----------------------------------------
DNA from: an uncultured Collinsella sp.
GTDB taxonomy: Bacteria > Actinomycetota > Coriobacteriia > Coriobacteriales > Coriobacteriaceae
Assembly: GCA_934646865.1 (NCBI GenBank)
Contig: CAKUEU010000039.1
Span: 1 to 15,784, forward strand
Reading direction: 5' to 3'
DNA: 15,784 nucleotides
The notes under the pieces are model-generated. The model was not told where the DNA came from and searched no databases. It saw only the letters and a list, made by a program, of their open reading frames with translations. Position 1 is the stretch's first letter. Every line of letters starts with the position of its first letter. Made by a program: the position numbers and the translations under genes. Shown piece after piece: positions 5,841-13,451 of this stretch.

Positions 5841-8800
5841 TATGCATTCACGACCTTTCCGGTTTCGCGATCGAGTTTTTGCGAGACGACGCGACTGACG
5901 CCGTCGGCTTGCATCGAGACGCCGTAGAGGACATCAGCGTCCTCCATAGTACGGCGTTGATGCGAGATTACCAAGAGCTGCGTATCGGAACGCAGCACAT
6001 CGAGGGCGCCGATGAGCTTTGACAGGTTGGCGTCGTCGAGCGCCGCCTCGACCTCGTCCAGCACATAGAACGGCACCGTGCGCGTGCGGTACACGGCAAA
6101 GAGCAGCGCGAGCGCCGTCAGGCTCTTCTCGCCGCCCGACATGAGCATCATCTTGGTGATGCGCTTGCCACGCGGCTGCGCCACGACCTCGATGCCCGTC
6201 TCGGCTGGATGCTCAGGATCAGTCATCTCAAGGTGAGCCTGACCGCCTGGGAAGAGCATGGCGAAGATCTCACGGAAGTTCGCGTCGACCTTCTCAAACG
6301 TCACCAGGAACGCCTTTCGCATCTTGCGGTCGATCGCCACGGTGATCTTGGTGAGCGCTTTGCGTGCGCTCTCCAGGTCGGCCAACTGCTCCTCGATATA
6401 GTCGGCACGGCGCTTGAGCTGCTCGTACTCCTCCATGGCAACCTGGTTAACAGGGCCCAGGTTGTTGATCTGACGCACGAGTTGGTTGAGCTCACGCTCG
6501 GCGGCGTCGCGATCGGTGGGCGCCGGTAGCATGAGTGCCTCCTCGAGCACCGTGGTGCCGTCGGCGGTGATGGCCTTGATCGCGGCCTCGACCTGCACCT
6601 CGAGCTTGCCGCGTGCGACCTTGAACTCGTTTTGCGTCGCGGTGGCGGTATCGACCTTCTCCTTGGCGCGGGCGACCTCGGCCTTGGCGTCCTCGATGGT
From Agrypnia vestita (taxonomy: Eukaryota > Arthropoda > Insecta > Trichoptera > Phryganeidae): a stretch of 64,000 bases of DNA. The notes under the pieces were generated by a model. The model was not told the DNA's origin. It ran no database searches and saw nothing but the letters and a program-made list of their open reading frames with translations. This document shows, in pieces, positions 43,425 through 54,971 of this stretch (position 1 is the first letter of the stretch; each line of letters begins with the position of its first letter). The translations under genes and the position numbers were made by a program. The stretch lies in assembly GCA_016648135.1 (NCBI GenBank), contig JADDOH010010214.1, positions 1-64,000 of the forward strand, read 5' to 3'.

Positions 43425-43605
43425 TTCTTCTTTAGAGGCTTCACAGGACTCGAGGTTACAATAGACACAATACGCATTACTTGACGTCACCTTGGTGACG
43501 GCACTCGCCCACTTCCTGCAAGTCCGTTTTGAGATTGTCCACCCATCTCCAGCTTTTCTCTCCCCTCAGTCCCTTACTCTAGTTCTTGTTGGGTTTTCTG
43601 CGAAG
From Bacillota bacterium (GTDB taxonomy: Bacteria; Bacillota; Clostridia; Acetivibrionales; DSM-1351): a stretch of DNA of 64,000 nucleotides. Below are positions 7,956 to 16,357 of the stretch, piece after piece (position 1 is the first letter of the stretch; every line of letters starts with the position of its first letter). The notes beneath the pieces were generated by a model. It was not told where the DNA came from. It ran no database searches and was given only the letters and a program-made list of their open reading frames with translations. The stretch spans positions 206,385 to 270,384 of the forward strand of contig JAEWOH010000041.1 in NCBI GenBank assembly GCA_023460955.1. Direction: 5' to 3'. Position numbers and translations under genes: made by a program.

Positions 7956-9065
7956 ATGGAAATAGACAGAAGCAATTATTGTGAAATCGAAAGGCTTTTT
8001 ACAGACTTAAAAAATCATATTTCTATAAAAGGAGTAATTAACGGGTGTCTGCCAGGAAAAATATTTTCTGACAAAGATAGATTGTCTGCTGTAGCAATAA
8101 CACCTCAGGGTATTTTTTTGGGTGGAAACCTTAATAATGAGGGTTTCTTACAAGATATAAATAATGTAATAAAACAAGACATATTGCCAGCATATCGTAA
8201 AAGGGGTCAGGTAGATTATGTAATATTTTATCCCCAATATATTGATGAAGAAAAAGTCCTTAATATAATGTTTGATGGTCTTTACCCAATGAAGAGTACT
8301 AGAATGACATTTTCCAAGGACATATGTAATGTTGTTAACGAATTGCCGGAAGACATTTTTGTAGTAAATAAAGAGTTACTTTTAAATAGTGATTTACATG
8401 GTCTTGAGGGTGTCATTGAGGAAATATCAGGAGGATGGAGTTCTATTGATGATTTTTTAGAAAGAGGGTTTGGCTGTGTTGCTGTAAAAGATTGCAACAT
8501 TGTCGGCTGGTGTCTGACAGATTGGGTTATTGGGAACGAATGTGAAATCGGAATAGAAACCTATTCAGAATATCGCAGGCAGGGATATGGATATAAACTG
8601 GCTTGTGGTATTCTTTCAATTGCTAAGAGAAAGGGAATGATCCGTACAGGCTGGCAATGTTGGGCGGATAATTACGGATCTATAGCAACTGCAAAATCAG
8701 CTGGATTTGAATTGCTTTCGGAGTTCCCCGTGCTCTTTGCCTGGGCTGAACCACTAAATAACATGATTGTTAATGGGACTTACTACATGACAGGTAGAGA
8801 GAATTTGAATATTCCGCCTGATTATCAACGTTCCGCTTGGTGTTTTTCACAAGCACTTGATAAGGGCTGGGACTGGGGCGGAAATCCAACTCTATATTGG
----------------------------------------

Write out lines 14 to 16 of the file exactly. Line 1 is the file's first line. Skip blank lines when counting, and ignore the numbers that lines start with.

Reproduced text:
6201 TCGGCTGGATGCTCAGGATCAGTCATCTCAAGGTGAGCCTGACCGCCTGGGAAGAGCATGGCGAAGATCTCACGGAAGTTCGCGTCGACCTTCTCAAACG
6301 TCACCAGGAACGCCTTTCGCATCTTGCGGTCGATCGCCACGGTGATCTTGGTGAGCGCTTTGCGTGCGCTCTCCAGGTCGGCCAACTGCTCCTCGATATA
6401 GTCGGCACGGCGCTTGAGCTGCTCGTACTCCTCCATGGCAACCTGGTTAACAGGGCCCAGGTTGTTGATCTGACGCACGAGTTGGTTGAGCTCACGCTCG